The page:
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ant gardens
A cluster of epiphytic plants inhabited by ant colonies, which benefit from the association.

Epiphytes are plants: such as, a tropical orchid or a staghorn fern, that grows on another plant upon which it depends for mechanical support but not for nutrients. They are also called aerophytes or "air plants".

One of the most complex mutualisms between plants and ants is the ant garden

To qualify as a true ant garden, the plants must benefit from the ant associations which is an aggregate of epipytes assembled by ants.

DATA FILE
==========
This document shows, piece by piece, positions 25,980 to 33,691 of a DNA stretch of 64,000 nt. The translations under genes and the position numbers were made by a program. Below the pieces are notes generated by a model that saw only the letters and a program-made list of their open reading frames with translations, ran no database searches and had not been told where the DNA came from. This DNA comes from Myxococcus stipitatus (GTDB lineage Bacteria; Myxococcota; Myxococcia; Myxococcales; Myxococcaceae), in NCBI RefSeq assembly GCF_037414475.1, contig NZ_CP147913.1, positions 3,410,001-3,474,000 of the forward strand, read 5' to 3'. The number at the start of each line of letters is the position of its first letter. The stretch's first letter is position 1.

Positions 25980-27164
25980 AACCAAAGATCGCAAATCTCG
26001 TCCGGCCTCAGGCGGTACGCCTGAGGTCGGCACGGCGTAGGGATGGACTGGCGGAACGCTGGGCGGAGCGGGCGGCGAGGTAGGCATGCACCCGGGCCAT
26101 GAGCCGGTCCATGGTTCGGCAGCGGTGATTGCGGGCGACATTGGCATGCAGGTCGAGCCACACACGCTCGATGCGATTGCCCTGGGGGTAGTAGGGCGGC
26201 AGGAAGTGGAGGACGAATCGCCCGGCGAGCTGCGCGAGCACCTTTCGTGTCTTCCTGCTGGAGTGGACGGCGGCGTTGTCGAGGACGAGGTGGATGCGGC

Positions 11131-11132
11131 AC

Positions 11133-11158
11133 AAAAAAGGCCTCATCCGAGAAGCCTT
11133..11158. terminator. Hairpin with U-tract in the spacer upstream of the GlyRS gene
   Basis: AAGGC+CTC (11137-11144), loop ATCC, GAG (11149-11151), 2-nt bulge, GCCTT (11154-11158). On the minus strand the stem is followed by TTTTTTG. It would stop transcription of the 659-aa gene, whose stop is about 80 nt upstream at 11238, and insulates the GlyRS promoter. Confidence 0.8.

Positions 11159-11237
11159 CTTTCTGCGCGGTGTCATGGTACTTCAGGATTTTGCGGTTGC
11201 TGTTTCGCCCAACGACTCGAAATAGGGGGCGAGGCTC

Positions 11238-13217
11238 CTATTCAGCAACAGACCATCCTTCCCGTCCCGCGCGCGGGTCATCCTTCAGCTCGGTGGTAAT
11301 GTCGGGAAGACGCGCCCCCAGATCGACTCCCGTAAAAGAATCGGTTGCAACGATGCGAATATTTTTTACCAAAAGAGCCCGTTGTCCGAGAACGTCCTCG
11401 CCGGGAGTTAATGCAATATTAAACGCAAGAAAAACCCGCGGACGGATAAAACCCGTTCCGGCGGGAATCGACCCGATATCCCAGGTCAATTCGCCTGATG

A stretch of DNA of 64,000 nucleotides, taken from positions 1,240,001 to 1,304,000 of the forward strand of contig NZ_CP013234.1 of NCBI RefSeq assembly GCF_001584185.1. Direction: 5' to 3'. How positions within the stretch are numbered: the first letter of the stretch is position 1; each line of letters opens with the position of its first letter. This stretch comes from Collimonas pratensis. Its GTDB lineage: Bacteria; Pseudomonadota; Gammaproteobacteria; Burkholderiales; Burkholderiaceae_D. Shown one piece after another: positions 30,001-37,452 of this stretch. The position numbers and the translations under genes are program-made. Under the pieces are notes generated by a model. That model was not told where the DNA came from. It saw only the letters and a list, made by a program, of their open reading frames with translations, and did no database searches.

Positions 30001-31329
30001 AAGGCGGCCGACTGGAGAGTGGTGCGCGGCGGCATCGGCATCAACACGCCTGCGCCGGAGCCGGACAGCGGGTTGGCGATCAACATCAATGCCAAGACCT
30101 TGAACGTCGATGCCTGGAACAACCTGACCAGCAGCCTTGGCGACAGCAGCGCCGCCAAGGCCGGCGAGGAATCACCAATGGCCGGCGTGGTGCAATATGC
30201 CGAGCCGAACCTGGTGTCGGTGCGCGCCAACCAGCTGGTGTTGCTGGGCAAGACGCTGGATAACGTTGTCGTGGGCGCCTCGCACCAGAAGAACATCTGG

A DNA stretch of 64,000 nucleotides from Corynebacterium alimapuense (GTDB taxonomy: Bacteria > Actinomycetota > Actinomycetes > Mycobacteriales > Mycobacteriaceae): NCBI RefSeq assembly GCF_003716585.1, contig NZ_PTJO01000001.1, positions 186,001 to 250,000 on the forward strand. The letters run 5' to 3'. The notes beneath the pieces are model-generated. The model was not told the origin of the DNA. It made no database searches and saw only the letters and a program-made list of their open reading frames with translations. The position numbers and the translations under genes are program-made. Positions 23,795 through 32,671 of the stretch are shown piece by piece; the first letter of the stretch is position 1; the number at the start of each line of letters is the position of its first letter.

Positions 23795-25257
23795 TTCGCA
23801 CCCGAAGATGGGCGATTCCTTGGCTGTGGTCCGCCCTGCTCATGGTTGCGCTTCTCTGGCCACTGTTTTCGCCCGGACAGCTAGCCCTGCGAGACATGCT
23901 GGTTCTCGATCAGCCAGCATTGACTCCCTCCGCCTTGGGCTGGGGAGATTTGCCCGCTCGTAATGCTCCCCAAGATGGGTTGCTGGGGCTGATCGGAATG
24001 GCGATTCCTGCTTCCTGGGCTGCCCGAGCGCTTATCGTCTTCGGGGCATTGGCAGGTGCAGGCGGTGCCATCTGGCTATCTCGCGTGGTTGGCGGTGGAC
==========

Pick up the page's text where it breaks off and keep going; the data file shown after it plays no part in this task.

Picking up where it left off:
The ants bring the seeds of the epiphytes into their carton nests and as the plants grow, nourished by the carton and detritus brought by the ants, their roots become part of the framework of the ant nests.

The ants also feed on the fruit pulp, the elaiosomes (food bodies) of the seeds, and the secretions of the extra-floral nectaries.

—Compiled from excerpts of
"Ant Gardens" located in The Ants by Bert Holldobler and Edward O. Wilson;
The Belknap Press of Harvard University Press;
Cambridge, Massachusetts; 1990; page 546.
This entry is located in the following unit: Ant and Related Entomology Terms (page 2)